Big Issue: Ever-growing human population is making foxes bolder
WHEN a wild creature loses its natural fear of mankind, it becomes more unpredictable – especially species that frequent urban areas such as the red fox.
Thirty years ago, a fox spotted in a built-up part of a town or city was a rarity.
The advent of fast food outlets and other factors, such as the incredible amount of food waste discarded by modern families, have contributed to this fox colonisation of urban areas.
Of course, habituation (animals becoming accustomed to man) goes hand in hand with these changes.
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Many of us encourage foxes, badgers and even deer into our gardens by feeding them for the pleasure of watching or filming their activities.
Although this exercise can give much pleasure to many, particularly the elderly and housebound, it can only increase any problematic behaviour that occurs, such as a cache (burying of excess food) in flowerbeds by foxes, digging up lawns looking for worms by badgers and eating our shrubs and rose bushes by deer, generally roe.
I have watched a vixen teach her cubs how to scavenge discarded remains from takeaway cartons in the car park of an American fried chicken outlet.
A fascinating observation of an opportunistic carnivore doing what it does best, learning to stay alive.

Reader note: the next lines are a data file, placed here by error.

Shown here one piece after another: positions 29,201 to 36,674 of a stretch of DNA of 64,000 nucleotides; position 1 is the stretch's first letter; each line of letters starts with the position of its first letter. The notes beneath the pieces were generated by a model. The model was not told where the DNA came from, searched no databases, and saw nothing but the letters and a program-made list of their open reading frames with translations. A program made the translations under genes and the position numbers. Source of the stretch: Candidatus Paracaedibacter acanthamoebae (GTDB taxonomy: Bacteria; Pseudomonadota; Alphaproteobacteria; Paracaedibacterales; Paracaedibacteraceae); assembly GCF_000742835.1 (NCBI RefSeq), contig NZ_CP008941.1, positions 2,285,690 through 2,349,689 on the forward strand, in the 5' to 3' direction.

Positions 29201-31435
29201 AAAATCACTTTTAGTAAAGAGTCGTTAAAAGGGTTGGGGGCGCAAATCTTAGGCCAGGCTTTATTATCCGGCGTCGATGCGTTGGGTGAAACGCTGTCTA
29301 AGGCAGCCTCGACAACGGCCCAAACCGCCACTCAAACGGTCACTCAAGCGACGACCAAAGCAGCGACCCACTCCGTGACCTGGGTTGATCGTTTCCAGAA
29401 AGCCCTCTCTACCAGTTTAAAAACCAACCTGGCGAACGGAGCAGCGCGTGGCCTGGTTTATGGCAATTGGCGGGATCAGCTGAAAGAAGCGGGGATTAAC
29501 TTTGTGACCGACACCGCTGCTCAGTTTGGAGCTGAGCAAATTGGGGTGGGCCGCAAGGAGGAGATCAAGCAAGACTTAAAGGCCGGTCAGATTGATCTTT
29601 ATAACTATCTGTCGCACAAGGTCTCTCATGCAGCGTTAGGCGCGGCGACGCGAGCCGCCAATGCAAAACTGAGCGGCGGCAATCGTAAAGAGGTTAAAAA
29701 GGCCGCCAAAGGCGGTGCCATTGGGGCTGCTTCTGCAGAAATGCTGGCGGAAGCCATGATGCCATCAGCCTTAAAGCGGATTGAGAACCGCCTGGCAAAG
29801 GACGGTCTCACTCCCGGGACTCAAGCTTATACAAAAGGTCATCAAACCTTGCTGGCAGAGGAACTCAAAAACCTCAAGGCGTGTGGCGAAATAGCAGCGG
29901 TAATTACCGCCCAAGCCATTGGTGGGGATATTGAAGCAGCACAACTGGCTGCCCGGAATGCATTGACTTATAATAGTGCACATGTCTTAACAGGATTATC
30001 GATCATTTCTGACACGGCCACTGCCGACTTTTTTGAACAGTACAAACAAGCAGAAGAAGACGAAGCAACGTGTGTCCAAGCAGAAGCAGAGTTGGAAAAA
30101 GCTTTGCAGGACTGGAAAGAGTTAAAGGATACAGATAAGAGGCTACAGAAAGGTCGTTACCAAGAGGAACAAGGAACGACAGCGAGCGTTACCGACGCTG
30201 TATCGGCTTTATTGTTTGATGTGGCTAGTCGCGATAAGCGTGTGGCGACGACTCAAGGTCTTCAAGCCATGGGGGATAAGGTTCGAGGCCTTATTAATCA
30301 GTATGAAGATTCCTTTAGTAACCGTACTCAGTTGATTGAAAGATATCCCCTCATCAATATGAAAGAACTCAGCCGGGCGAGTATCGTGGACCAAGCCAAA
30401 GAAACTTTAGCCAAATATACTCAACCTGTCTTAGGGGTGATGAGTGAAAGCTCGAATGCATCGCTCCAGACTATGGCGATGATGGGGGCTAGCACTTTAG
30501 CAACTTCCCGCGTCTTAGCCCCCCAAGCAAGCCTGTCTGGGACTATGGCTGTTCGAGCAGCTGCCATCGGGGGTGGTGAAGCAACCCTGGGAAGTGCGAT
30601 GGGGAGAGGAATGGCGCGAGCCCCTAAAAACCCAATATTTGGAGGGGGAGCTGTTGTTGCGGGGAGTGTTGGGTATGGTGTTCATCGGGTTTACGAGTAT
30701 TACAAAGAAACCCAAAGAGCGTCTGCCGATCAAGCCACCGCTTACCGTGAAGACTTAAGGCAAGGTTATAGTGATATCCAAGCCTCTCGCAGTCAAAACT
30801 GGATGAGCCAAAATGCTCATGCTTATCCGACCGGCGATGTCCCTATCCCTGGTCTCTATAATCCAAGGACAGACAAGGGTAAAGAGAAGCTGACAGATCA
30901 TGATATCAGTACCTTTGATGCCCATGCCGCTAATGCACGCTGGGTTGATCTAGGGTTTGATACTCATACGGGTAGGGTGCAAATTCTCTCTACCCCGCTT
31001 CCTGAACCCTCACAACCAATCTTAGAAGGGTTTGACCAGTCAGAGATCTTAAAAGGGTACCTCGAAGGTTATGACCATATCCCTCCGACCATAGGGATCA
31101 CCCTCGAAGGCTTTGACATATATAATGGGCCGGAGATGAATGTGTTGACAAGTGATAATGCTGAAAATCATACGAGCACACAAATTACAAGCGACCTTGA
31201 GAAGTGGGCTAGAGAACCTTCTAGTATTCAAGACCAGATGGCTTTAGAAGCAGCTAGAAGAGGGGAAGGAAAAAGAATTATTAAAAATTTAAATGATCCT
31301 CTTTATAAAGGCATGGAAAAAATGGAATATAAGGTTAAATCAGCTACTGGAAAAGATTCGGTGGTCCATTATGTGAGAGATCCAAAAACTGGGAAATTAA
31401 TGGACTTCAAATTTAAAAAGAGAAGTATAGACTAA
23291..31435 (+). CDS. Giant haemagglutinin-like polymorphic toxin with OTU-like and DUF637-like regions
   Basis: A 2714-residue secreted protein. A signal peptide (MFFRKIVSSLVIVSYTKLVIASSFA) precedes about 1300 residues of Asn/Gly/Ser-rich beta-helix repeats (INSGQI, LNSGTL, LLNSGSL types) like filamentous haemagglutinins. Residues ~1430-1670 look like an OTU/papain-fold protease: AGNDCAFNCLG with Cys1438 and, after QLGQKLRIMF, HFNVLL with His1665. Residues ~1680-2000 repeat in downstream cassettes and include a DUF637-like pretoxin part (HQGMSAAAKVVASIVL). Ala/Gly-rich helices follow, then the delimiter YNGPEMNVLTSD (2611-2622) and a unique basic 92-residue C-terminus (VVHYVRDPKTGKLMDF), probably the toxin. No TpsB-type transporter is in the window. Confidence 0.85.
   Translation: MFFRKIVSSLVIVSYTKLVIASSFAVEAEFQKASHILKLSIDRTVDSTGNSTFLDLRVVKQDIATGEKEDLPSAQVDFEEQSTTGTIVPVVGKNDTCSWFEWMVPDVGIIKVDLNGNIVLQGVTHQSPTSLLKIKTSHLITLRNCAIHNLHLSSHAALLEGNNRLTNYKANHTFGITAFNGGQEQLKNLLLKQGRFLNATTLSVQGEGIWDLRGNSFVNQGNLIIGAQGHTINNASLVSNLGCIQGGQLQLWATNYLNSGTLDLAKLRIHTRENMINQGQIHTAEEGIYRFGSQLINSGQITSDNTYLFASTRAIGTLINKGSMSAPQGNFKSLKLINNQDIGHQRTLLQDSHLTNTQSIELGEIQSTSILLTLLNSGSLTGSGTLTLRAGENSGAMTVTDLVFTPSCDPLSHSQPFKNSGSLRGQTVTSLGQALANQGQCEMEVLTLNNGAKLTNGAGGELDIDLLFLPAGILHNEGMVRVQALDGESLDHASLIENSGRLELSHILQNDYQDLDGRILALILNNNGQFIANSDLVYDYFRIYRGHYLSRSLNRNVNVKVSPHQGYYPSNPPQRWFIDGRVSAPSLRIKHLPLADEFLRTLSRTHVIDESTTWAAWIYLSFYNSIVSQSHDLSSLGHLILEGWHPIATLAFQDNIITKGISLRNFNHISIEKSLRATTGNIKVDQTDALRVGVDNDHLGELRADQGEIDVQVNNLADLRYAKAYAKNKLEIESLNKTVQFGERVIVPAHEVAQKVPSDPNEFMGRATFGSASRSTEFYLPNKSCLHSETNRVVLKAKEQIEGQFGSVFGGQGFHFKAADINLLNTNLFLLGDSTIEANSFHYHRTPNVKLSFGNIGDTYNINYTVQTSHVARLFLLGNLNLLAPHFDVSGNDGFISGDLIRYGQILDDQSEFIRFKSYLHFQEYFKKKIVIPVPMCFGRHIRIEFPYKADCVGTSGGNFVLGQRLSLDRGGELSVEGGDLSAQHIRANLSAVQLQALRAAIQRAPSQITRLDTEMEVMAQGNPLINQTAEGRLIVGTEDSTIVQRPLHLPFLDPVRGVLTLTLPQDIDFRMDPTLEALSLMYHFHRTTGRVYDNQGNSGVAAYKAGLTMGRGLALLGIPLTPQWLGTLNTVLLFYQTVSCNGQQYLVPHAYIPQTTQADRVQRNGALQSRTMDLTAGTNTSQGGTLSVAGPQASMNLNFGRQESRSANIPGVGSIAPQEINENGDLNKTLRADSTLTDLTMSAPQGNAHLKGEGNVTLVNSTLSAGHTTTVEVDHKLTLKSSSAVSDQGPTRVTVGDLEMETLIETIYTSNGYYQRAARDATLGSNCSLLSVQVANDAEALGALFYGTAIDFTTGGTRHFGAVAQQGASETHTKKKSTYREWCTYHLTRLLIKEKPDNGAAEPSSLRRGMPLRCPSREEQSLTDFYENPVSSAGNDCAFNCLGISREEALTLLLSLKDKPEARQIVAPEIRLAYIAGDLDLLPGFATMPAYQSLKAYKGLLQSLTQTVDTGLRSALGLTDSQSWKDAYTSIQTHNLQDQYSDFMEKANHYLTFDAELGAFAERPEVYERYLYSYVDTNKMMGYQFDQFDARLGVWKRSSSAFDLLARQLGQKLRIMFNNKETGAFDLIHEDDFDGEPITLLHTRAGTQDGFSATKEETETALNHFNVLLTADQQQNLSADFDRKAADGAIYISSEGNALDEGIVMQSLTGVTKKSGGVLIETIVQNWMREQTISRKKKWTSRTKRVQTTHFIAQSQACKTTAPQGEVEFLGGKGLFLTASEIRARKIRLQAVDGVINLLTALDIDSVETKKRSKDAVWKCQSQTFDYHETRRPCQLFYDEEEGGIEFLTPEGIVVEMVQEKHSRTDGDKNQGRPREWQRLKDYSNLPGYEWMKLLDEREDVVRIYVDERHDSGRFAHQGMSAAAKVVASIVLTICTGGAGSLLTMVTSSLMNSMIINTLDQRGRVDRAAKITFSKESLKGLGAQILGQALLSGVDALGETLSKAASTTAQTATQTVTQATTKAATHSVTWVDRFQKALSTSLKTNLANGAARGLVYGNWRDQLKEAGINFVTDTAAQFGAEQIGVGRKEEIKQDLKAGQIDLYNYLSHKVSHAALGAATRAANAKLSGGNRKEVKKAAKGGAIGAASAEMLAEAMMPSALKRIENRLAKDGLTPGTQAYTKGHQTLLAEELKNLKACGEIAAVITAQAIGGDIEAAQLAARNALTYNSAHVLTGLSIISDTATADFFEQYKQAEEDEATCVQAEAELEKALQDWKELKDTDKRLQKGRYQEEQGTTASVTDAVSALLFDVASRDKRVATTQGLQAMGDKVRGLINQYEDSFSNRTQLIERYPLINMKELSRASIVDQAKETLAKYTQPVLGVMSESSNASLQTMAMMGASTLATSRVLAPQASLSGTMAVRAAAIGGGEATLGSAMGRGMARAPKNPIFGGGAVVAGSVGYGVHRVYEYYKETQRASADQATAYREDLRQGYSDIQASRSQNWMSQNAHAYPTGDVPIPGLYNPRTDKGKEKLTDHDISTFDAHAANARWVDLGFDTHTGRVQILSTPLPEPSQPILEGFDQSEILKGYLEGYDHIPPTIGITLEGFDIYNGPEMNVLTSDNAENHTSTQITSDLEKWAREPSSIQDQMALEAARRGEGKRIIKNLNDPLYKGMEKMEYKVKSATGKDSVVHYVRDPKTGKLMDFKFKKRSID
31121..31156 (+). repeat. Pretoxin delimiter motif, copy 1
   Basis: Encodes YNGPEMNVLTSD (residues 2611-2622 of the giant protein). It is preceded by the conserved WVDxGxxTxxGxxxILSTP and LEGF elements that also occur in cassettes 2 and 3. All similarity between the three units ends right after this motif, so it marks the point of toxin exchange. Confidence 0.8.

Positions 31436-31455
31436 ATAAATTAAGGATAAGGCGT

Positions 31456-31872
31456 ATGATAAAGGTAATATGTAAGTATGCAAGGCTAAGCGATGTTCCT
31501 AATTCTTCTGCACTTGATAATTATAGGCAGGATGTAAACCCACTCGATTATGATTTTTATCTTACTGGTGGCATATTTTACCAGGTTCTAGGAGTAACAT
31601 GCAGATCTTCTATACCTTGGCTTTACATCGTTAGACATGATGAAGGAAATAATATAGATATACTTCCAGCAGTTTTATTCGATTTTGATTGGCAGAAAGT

It has to be exceptional behaviour for a fox to attack a person – usually only fear will prompt this action on the fox's part.
But, as in the recent attack on a baby in Bromley, it could be that because of the massive fox population in the metropolis, competition for food is making the animals bolder and more aggressive than usual.
I have had a few reports of extra large foxes being sighted locally.
One observer claims he saw one the size of his large labrador scatter a pair of normal sized foxes away from a roe deer carcass, which it then proceeded to pick up by the ribcage and carry off.
Needless to say, I now have an auto trail camera set up in his garden where the incident occurred, in the hope it may return.
In favour of the urban fox though, it must be mentioned that they help immensely in keeping down the over invasive rodent we have in this country – wherever we are, we are only three metres away from a rat.
Of course, they are hidden most of the time and mainly nocturnal.
So, wild animals for wild places is the best policy for man and beast in the ever-increasing human population with their determined effort to concrete whatever wild and green places we have left on the planet.